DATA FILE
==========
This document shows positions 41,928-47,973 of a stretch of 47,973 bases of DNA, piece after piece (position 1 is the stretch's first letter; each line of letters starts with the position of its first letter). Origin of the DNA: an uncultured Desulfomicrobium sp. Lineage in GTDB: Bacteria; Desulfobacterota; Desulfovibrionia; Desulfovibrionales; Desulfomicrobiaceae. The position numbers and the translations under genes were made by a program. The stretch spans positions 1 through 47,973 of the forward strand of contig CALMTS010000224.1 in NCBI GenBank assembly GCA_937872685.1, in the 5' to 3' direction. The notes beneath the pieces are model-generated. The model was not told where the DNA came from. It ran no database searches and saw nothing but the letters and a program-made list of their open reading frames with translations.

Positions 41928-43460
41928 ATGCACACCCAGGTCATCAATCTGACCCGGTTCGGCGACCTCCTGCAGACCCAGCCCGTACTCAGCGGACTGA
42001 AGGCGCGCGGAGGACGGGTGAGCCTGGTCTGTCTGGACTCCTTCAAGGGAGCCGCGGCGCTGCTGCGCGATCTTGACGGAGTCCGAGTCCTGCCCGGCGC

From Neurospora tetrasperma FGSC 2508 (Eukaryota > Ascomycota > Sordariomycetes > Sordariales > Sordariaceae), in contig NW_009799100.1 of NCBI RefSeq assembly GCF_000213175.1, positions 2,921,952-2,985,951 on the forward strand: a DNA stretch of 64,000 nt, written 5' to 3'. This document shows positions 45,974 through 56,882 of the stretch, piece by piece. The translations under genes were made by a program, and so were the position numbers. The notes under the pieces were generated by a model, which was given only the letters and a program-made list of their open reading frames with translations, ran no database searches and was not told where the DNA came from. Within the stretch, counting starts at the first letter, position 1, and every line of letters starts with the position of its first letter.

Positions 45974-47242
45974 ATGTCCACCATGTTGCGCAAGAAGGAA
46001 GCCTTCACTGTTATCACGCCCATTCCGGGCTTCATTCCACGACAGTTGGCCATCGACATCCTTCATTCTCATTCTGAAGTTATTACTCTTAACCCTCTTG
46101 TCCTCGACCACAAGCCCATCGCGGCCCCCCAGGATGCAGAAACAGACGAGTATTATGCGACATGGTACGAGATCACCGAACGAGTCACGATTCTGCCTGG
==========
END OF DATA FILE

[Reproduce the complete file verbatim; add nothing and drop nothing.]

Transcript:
This document shows positions 41,928-47,973 of a stretch of 47,973 bases of DNA, piece after piece (position 1 is the stretch's first letter; each line of letters starts with the position of its first letter). Origin of the DNA: an uncultured Desulfomicrobium sp. Lineage in GTDB: Bacteria; Desulfobacterota; Desulfovibrionia; Desulfovibrionales; Desulfomicrobiaceae. The position numbers and the translations under genes were made by a program. The stretch spans positions 1 through 47,973 of the forward strand of contig CALMTS010000224.1 in NCBI GenBank assembly GCA_937872685.1, in the 5' to 3' direction. The notes beneath the pieces are model-generated. The model was not told where the DNA came from. It ran no database searches and saw nothing but the letters and a program-made list of their open reading frames with translations.

Positions 41928-43460
41928 ATGCACACCCAGGTCATCAATCTGACCCGGTTCGGCGACCTCCTGCAGACCCAGCCCGTACTCAGCGGACTGA
42001 AGGCGCGCGGAGGACGGGTGAGCCTGGTCTGTCTGGACTCCTTCAAGGGAGCCGCGGCGCTGCTGCGCGATCTTGACGGAGTCCGAGTCCTGCCCGGCGC

From Neurospora tetrasperma FGSC 2508 (Eukaryota > Ascomycota > Sordariomycetes > Sordariales > Sordariaceae), in contig NW_009799100.1 of NCBI RefSeq assembly GCF_000213175.1, positions 2,921,952-2,985,951 on the forward strand: a DNA stretch of 64,000 nt, written 5' to 3'. This document shows positions 45,974 through 56,882 of the stretch, piece by piece. The translations under genes were made by a program, and so were the position numbers. The notes under the pieces were generated by a model, which was given only the letters and a program-made list of their open reading frames with translations, ran no database searches and was not told where the DNA came from. Within the stretch, counting starts at the first letter, position 1, and every line of letters starts with the position of its first letter.

Positions 45974-47242
45974 ATGTCCACCATGTTGCGCAAGAAGGAA
46001 GCCTTCACTGTTATCACGCCCATTCCGGGCTTCATTCCACGACAGTTGGCCATCGACATCCTTCATTCTCATTCTGAAGTTATTACTCTTAACCCTCTTG
46101 TCCTCGACCACAAGCCCATCGCGGCCCCCCAGGATGCAGAAACAGACGAGTATTATGCGACATGGTACGAGATCACCGAACGAGTCACGATTCTGCCTGG